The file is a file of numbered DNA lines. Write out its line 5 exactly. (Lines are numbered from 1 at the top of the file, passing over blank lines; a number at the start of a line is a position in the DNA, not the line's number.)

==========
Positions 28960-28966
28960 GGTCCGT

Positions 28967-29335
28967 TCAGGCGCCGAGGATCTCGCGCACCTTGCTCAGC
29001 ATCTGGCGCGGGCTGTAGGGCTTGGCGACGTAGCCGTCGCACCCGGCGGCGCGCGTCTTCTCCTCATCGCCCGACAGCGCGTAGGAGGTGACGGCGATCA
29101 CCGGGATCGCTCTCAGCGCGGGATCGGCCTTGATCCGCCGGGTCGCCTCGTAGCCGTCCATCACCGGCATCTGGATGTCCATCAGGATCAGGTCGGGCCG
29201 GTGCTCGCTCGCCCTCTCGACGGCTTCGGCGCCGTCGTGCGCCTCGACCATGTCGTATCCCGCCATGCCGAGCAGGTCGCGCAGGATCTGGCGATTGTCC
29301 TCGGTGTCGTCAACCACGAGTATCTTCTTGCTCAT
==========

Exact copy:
29001 ATCTGGCGCGGGCTGTAGGGCTTGGCGACGTAGCCGTCGCACCCGGCGGCGCGCGTCTTCTCCTCATCGCCCGACAGCGCGTAGGAGGTGACGGCGATCA